Hugh Hefner saved the Hollywood sign—twice

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Legendary publisher and purveyor of high-class smut Hugh Hefner died Wednesday at the age of 91.

The founder of Playboy magazine, Hefner became known for many things during his long lifetime: his longtime residency in the Playboy Mansion, his many marriages, and a strange affinity for smoking jackets, to name a few. But here at Curbed, we’ll always remember Hefner as a guardian of LA’s most recognizable landmark: the Hollywood sign.

Long before the sign became the closely guarded, increasingly difficult to access, tourist attraction that it is today, it was a slowly deteriorating advertisement for a real estate development that no one had ever bothered to take down.

By 1978, the sign, which originally read “Hollywoodland,” had been in place on the side of Mount Lee for 55 years and was in a state of severe disrepair. The Hollywood Chamber of Commerce decided that the only way to preserve the sign was to completely replace its enormous letters at a cost of $250,000—not a small sum at the time.

To raise the money, Hefner held a fundraising event at the Playboy Mansion (the invitation simply read, “To Save The Hollywood Sign, RSVP Marsha 469-8311”) in which individual letters were auctioned off to the many notable guests in attendance. Rocker Alice Cooper purchased an “O,” while singing cowboy Gene Autry snagged the second “L.”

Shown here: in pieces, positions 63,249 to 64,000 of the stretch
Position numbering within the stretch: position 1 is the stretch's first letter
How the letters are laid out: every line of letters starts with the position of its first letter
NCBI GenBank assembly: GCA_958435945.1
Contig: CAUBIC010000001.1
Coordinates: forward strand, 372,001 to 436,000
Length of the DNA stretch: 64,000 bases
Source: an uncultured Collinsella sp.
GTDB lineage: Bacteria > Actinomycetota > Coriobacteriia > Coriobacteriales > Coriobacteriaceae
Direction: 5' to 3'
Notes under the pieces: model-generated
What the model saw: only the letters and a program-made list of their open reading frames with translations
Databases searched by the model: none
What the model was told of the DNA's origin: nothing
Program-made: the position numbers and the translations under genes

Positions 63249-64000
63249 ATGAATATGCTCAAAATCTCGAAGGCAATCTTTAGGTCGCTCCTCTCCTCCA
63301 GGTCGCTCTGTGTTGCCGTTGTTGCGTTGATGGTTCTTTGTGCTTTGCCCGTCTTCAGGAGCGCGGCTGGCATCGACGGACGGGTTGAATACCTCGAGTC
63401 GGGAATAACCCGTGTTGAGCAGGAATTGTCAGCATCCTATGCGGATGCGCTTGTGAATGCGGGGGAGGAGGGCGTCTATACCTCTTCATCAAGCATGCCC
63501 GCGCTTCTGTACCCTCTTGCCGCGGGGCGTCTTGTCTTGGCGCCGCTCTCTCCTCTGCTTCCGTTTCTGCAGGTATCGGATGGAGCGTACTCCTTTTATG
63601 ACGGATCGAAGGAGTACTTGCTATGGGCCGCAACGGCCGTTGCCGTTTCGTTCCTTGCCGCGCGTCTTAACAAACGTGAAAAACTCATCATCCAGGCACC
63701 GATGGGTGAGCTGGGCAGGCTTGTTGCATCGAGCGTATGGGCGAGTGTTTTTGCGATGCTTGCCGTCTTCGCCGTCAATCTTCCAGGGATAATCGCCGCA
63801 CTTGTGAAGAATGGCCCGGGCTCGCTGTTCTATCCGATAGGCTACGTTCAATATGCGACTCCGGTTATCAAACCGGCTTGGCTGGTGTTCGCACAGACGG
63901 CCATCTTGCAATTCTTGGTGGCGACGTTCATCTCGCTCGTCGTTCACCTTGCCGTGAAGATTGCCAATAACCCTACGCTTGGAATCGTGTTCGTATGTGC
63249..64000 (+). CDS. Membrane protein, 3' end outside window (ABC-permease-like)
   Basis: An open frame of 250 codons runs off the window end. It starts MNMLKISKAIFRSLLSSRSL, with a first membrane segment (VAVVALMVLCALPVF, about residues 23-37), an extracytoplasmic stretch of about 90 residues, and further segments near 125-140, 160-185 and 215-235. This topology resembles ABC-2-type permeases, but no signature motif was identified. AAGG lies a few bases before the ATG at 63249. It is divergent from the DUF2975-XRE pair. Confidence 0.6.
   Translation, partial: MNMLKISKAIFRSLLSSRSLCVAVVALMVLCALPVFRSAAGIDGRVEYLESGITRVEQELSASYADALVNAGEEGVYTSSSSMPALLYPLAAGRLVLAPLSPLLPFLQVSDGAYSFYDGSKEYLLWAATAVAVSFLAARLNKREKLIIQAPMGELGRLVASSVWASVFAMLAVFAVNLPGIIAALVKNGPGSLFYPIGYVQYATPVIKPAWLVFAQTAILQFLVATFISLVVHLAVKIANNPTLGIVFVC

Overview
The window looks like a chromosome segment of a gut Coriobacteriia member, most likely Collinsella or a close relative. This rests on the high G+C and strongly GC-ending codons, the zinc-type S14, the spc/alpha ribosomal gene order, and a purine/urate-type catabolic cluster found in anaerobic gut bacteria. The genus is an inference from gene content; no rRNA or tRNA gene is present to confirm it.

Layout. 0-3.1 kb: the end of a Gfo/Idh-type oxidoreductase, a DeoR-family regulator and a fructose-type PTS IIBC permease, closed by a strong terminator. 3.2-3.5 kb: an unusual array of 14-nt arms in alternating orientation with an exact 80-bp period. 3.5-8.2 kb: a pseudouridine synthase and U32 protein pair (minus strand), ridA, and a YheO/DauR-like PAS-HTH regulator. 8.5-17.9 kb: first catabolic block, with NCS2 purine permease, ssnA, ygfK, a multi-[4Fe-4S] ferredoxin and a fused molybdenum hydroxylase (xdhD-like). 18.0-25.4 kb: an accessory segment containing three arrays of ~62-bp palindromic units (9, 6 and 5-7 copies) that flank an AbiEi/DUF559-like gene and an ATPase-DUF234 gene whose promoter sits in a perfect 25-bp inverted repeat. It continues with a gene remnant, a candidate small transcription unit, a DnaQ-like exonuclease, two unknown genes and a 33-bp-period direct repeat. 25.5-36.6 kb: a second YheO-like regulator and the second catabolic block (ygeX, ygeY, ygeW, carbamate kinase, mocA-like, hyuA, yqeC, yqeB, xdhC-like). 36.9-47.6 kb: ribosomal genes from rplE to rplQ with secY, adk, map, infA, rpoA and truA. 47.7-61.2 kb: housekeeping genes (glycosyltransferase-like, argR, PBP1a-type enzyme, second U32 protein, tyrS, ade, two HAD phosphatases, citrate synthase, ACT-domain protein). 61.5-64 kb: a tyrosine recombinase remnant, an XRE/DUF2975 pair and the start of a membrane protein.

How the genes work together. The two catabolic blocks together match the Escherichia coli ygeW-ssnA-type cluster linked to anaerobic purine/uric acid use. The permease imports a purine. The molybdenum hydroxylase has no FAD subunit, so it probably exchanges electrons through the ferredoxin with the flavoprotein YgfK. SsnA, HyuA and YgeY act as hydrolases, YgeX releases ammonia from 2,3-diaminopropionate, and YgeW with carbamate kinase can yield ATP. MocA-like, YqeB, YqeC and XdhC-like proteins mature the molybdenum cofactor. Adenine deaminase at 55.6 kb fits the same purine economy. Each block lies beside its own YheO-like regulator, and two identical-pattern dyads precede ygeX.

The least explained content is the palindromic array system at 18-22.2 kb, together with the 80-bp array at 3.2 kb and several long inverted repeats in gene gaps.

But that wasn’t the only time Hefner came through for the sign. In 2008, a group of Chicago investors listed 138 acres of land beside the “H.” The prospect of a sale provoked fears that a new development could be constructed next to the sign, screwing up sight lines for residents and visitors alike.

In order to avoid that outcome, the Trust for Public Land came up with a plan to buy the property and gift it to the city. Short several million, the trust began soliciting donations to help with the $12 million purchase. Hefner pitched in the last $900,000 to make it happen.

Hikers visiting the sign can reflect on the publisher’s efforts to preserve the singular landmark while sitting on a boulder with his name on it. The Trust for Public Land honored his timely contribution by installing a plaque on a large sitting rock near the sign. It reads, “Hugh Hefner Overlook.”

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